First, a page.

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Published April 12, 1993 | public
Journal Article

Rheology of side-group liquid-crystalline polymers: effect of isotropic-nematic transition and evidence of flow alignment


The dynamics of a nematic sidegroup liquid-crystalline polymer (SG-LCP) melt are investigated using transient stress and birefringence measurements. This SG-LCP shows a pronounced drop in the dynamic moduli at sufficiently low frequency upon passing through the transition from the isotropic to the nematic state. In contrast to previous studies, this suggests that liquid-crystalline order does affect the relaxation dynamics of SG-LCP melts. In the isotropic phase we simultaneously measure dynamic birefringence and stress to determine the stress-optic ratio (SOR). Results in the isotropic state near T_(ni) show the anomalously large SOR characteristic of pretransitional effects in liquid-crystalline systems in general. In the nematic state, we find that prolonged, large-amplitude oscillatory shear dramatically reduces the turbidity and increases the birefringence of the sample, suggesting that shearing induces a preferred alignment in this SG-LCP melt. This is accompanied by a decrease in the effective dynamic moduli of the nematic.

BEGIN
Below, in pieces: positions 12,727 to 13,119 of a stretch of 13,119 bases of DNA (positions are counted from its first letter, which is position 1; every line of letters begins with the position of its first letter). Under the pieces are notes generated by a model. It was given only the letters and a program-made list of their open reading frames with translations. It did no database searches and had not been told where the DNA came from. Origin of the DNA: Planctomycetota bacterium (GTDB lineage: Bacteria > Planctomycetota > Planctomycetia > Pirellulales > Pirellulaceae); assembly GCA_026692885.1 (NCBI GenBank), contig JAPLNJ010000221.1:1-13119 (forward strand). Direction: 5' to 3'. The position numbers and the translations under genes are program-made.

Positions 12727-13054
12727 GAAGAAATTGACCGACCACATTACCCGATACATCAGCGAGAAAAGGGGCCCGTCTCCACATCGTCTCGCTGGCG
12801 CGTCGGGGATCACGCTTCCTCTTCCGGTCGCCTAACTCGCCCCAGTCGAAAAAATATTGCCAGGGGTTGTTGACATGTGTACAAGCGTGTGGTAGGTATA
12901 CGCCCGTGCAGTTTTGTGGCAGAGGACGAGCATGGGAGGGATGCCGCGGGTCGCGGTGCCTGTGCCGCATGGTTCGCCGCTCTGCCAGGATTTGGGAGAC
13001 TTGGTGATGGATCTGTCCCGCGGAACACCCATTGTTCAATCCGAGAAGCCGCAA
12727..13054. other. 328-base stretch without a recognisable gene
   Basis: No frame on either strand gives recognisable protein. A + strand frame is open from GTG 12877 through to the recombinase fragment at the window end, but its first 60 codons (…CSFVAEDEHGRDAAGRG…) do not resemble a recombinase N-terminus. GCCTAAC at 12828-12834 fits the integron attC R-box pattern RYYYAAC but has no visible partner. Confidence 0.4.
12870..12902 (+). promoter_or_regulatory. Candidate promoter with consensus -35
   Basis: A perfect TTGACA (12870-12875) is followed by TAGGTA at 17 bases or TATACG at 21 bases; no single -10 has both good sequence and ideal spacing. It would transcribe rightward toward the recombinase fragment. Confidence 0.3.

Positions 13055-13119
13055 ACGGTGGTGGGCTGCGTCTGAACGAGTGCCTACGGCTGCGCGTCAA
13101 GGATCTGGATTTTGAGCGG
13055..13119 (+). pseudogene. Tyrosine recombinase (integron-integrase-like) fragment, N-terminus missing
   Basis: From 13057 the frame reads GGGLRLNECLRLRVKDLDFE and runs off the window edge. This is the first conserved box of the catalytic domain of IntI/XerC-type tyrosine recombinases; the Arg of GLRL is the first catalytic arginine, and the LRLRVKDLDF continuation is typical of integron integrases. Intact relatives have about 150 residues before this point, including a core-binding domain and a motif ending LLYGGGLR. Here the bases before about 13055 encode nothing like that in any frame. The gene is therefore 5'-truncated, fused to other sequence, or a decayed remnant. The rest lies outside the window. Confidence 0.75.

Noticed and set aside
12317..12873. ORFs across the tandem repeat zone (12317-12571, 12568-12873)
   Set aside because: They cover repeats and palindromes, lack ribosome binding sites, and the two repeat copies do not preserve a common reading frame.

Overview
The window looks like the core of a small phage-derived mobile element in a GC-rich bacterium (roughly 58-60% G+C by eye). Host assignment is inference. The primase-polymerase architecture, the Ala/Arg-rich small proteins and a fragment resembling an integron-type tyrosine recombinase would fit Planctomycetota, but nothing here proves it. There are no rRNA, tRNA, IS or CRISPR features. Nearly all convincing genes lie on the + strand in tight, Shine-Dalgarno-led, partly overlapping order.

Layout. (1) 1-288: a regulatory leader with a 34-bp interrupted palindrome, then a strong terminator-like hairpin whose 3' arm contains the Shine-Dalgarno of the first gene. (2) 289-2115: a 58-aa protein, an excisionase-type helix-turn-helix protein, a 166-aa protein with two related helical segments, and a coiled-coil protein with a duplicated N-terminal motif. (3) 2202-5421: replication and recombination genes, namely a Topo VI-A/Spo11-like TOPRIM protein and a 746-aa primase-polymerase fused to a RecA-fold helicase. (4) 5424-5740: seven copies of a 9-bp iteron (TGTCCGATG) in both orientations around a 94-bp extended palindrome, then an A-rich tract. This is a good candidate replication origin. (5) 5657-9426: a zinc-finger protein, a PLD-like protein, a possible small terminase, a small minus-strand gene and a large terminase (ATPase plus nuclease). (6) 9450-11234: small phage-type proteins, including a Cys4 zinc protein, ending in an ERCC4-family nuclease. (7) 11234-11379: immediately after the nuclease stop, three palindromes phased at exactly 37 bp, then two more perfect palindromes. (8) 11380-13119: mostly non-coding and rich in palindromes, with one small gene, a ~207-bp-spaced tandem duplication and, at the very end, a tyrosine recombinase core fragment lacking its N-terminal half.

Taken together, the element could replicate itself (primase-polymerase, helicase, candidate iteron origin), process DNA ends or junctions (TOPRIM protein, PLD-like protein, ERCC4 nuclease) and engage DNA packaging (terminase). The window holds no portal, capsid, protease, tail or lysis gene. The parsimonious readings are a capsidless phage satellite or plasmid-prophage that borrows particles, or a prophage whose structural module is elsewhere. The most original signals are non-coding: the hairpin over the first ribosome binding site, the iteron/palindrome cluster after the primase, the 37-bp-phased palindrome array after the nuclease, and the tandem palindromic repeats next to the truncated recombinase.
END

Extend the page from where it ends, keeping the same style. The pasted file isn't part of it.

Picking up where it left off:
Additional Information

© 1993 American Chemical Society. Received November 16, 1992; Revised Manuscript Received January 7, 1993. We gratefully acknowledge the support of the National Science Foundation Presidential Young Investigator Award (J.A.K.), the Gates Grubstake Fund, and the NATO-Travel Grant Program (CRG 901037). We thank Ute Pawelzik at the Max-Planck-Institut für Polymerforschung for synthesizing the polymers for this research.

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